Sonku’s debut role was in the famous 1934 film, “Bataklı Damın Kızı Aysel” (“Aysel, the Girl of the Marsh Croft”), which was an adaptation of Selma Lagerlof’s novel titled “Tösen fran Stormytorpet och andra sagor” (“Girl from the Marsh Croft”). This was the first example of cinema with a rural theme in Turkey. The script was written by the famous poet Nazım Hikmet. The film was remade in 1969 by Zafer Davutoğlu based on the script rewritten by Fahir Osman Seden, a famous producer and director at the time.
“Aysel, Bataklı Damın Kızı” is a story of social injustice. Aysel, a young and pretty village girl, is raped by a rich man, who is the landowner of Aysel’s family. Aysel goes to the city on foot to open a lawsuit against Satılmışzade, the landowner. However, Satılmışzade is a rich and powerful man, and she is a lonely poor girl. She loses the suit and leaves her village to live with a young man, who helps her travel to the city. Unfortunately, Satılmışzade is killed, and the public authorities blame the young man who helped Aysel, the victim of the initial crime.
From peak to trough
The character of Aysel was such a great success that everybody now knew of Sonku. Though still a teenager, Cahide was at the center of the decadent lives of filmmakers, theater people and music hall fellows. She found herself in a bohemian lifestyle and had frequent love affairs. Though there was gossip that she lived with Ertuğrul, she married Talat Artemel, a famous actor she met on the set of Aysel, in 1937. She also had many love affairs and married other male actors and businessmen during her life.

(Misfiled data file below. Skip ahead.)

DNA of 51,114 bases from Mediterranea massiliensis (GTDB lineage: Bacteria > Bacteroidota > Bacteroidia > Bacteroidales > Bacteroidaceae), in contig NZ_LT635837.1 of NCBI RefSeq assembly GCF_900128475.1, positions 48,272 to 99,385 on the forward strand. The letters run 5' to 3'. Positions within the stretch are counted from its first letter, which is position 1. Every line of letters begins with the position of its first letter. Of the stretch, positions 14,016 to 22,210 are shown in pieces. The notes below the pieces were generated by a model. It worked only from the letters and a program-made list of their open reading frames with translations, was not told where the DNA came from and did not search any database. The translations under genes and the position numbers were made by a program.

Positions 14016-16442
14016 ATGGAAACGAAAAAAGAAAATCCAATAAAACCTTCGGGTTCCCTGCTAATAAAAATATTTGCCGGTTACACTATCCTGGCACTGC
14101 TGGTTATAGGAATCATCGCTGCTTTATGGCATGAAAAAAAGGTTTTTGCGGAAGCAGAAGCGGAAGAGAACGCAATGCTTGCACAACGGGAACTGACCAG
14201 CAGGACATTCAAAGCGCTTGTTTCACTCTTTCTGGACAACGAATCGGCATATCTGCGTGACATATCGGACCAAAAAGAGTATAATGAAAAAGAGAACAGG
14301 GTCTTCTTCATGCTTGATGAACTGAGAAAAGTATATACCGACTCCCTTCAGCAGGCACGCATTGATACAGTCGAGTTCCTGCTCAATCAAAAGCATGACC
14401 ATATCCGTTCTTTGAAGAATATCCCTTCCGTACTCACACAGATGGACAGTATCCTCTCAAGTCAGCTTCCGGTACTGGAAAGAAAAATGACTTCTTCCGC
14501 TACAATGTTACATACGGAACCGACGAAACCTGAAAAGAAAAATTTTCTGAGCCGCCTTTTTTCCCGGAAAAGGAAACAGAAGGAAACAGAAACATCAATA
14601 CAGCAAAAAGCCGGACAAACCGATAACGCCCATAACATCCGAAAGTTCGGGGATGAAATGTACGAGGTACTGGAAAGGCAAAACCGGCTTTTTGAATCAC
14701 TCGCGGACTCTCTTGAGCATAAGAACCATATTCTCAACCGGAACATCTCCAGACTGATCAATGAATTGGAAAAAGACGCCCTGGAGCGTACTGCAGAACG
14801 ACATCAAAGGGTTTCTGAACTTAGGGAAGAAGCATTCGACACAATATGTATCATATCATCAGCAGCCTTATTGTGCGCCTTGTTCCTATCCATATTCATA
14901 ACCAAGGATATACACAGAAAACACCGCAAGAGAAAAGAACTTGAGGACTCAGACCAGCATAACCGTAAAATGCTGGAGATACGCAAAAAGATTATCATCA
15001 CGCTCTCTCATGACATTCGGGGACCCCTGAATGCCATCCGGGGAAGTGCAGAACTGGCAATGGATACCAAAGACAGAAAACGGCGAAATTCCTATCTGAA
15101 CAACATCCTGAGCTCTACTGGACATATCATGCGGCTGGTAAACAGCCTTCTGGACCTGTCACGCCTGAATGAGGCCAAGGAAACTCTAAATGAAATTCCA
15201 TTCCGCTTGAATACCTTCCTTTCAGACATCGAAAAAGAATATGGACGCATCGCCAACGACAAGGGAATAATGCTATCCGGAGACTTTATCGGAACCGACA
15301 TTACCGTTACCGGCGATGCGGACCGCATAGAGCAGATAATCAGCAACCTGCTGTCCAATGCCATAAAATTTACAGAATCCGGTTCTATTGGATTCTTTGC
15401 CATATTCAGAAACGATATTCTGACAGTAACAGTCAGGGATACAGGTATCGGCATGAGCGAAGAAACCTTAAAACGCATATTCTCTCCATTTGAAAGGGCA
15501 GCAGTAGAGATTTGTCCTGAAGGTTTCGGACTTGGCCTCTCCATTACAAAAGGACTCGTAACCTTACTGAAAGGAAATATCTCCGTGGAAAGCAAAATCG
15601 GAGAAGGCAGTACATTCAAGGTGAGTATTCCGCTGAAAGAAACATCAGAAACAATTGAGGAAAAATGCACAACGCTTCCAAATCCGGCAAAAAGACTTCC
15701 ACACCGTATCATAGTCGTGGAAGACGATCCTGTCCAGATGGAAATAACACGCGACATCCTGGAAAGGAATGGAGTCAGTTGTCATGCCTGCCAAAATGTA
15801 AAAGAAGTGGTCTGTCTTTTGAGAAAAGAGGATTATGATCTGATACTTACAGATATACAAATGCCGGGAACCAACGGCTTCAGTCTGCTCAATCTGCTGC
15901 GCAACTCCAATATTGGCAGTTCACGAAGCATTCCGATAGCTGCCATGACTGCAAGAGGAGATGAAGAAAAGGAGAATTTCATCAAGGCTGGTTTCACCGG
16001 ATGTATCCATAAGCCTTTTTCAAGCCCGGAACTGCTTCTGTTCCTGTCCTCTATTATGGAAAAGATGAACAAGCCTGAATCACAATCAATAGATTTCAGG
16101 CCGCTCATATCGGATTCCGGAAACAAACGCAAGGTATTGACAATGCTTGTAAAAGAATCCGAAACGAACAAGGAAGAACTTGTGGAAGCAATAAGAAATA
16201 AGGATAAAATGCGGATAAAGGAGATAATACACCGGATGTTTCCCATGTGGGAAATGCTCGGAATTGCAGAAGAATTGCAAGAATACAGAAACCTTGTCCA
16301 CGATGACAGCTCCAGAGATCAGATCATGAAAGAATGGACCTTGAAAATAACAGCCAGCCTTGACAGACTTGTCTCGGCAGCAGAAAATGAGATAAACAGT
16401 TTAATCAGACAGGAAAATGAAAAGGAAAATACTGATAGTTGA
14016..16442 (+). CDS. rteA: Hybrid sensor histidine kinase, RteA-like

Meanwhile, Sonku was the most famous stage actress of the Istanbul City Theater as well. She took lead roles in various plays by August Strindberg, William Shakespeare, Anton Chekhov, Leo Tolstoy and others. Sonku once said the stage of the Istanbul City Theater was a place of happiness and joy for her.
Sonku was at the peak of her fame when she played the bargirl in “Şehvet Kurbanı” (“Victim of Lust”) in 1940. For 10 years, she was at the top. In 1949, she directed a movie after the original director fell sick. After that, she continued as an actress-director, which was a kind of revolution for her gender in Turkey. She also established a filmmaking company under her own name.
Until 1954, Sonku acted, produced and directed various films with success. However, this trend reversed after another fire, which ruined her entire depot of films and destroyed all her wealth.
After she lost her fortune and her ex-husband and close friend Artemel died, Sonku began an irregular life. She became an alcoholic and easily fell into poverty, living an aimless life. Nobody from her former life could help her because of her rigid character and pride. She worked at daily jobs in order to make a meager living. Some people witnessed her working as a waitress and a cleaner of public restrooms. She always denied her name when spotted by those old fans.
Sonku died on March 18, 1981, in Alkazar Cinema Theater, which is a deep irony. Her life was reflected on the stage more than once. Both State Theaters and various private companies held plays and musicals in her name. She is commonly considered the daring and unfortunate pioneer of Turkish actresses. She is the fallen star of the Turkish stage.